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Today's Stichomancy for T. E. Lawrence

The first excerpt represents the element of Air. It speaks of mental influences and the process of thought, and is drawn from Prince Otto by Robert Louis Stevenson:

intolerable libel! You are a man; you are old, and might be the girl's father; you are a gentleman; you are a scholar, and have learned refinement; and you rake together all this vulgar scandal, and propose to print it in a public book! Such is your chivalry! But, thank God, sir, she has still a husband. You say, sir, in that paper in your hand, that I am a bad fencer; I have to request from you a lesson in the art. The park is close behind; yonder is the Pheasant House, where you will find your carriage; should I fall, you know, sir - you have written it in your paper - how little my movements are regarded; I am in the custom of disappearing; it will be one more disappearance; and long before it has awakened a remark,

The second excerpt represents the element of Fire. It speaks of emotional influences and base passions, and is drawn from Twelve Stories and a Dream by H. G. Wells:

of the time. They said indeed that the electric trams and the '70 buildings, and that criminal advertisement that glares upon the Forum, outraged their aesthetic feelings unspeakably; but that was only part of the fun. And indeed Rome is such a wonderful place that it made Miss Winchelsea forget some of her most carefully prepared enthusiasms at times, and Helen, taken unawares, would suddenly admit the beauty of unexpected things. Yet Fanny and Helen would have liked a shop window or so in the English quarter if Miss Winchelsea's uncompromising hostility to all other English visitors had not rendered that district impossible.

The intellectual and aesthetic fellowship of Miss Winchelsea and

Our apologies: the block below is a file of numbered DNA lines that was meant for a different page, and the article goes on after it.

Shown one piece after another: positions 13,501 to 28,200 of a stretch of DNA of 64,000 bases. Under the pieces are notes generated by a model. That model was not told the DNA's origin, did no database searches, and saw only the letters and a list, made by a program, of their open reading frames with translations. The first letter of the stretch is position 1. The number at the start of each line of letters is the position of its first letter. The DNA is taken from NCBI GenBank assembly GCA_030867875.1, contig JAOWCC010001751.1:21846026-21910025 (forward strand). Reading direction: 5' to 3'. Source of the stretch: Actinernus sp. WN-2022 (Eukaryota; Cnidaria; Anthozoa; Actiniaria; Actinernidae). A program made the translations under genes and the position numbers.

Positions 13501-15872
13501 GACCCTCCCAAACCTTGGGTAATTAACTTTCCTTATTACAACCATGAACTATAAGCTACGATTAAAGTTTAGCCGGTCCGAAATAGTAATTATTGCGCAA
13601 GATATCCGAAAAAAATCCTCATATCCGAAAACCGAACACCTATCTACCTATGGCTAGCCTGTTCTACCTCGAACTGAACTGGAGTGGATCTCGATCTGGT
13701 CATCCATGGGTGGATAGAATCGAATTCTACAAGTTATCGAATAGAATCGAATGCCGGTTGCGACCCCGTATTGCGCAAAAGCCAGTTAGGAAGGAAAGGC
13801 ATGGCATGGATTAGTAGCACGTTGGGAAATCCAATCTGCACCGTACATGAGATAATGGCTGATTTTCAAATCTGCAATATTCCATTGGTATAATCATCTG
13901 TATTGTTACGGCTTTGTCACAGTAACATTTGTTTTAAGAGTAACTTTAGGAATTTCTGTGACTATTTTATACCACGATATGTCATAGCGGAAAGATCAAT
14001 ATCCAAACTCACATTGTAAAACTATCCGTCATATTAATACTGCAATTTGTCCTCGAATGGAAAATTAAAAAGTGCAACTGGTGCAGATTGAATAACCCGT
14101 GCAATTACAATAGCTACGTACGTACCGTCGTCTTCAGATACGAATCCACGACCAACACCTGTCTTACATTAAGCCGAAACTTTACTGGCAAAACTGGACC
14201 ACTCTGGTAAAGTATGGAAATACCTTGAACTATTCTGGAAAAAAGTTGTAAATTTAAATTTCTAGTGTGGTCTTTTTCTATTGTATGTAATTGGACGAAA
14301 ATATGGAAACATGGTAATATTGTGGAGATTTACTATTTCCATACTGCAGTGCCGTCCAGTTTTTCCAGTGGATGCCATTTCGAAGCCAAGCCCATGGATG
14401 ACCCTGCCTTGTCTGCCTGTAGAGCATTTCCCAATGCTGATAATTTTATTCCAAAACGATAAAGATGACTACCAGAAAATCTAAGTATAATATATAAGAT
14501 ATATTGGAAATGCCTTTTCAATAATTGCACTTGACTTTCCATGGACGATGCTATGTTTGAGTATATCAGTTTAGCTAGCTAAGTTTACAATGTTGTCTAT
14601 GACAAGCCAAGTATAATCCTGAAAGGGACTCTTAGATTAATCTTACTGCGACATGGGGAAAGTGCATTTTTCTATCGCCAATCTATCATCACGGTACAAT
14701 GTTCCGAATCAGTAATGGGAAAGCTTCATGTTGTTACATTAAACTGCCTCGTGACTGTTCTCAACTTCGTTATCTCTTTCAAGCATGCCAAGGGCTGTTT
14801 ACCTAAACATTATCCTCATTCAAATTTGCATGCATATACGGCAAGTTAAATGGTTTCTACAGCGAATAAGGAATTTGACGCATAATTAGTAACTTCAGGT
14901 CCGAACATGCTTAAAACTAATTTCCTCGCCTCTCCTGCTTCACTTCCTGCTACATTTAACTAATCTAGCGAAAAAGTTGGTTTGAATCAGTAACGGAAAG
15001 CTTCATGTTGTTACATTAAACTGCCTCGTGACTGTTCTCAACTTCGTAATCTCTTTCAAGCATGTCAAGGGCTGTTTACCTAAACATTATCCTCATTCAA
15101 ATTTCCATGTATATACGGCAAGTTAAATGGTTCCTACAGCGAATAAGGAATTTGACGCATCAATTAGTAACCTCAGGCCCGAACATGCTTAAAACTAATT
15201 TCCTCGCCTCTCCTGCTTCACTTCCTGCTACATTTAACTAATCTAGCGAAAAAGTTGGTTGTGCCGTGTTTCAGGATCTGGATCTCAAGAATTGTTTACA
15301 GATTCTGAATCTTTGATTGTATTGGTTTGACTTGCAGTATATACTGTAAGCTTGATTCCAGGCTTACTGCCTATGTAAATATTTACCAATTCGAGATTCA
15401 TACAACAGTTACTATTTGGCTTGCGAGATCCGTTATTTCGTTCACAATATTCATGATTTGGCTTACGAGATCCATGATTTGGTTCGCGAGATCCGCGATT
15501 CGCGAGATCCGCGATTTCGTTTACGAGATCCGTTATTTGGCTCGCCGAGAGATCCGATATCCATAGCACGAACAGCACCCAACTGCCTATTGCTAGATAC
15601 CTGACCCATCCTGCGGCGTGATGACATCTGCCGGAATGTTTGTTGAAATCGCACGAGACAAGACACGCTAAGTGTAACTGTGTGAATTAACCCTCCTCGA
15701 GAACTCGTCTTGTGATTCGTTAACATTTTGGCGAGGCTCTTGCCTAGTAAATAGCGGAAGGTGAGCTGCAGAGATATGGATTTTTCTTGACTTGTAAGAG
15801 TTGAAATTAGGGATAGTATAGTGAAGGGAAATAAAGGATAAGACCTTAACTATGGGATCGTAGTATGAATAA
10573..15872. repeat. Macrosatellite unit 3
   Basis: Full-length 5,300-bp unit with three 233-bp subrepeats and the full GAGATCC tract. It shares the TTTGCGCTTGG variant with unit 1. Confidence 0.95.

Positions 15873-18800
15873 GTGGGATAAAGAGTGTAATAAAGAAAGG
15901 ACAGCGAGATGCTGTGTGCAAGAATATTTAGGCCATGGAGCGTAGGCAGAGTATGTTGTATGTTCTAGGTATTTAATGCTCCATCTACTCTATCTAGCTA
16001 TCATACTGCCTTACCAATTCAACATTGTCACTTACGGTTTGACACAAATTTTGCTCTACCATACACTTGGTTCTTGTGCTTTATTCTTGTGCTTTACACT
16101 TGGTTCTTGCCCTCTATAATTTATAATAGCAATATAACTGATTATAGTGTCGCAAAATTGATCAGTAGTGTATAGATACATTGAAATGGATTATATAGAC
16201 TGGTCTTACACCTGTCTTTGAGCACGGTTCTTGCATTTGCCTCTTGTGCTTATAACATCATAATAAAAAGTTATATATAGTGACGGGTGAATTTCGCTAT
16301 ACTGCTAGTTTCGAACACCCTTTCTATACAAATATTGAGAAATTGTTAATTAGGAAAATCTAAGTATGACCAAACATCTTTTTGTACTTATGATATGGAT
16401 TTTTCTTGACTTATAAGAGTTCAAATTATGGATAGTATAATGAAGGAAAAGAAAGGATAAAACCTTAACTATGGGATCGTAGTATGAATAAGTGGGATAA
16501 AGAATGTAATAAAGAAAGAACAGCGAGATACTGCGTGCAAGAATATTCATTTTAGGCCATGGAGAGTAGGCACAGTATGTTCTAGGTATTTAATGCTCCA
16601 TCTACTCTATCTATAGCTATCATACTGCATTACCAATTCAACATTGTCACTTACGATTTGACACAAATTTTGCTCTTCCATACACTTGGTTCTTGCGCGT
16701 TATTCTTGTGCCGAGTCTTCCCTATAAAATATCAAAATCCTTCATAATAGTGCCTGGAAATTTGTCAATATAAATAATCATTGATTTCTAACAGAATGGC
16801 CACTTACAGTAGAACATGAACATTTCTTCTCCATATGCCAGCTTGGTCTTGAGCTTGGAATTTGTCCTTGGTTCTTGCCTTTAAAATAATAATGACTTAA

The third excerpt represents the element of Water. It speaks of pure spiritual influences and feelings of love, and is drawn from The Jolly Corner by Henry James:

more in the likeness of some great glass bowl, all precious concave crystal, set delicately humming by the play of a moist finger round its edge. The concave crystal held, as it were, this mystical other world, and the indescribably fine murmur of its rim was the sigh there, the scarce audible pathetic wail to his strained ear, of all the old baffled forsworn possibilities. What he did therefore by this appeal of his hushed presence was to wake them into such measure of ghostly life as they might still enjoy. They were shy, all but unappeasably shy, but they weren't really sinister; at least they weren't as he had hitherto felt them - before they had taken the Form he so yearned to make them take, the

The fourth excerpt represents the element of Earth. It speaks of physical influences and the impact of the unseen on the visible world, and is drawn from The Iliad by Homer:

look anxiously for our coming, but the work that we came hither to do has not been done. Now, therefore, let us all do as I say: let us sail back to our own land, for we shall not take Troy."

With these words he moved the hearts of the multitude, so many of them as knew not the cunning counsel of Agamemnon. They surged to and fro like the waves of the Icarian Sea, when the east and south winds break from heaven's clouds to lash them; or as when the west wind sweeps over a field of corn and the ears bow beneath the blast, even so were they swayed as they flew with loud cries towards the ships, and the dust from under their feet rose heavenward. They cheered each other on to draw the ships


The Iliad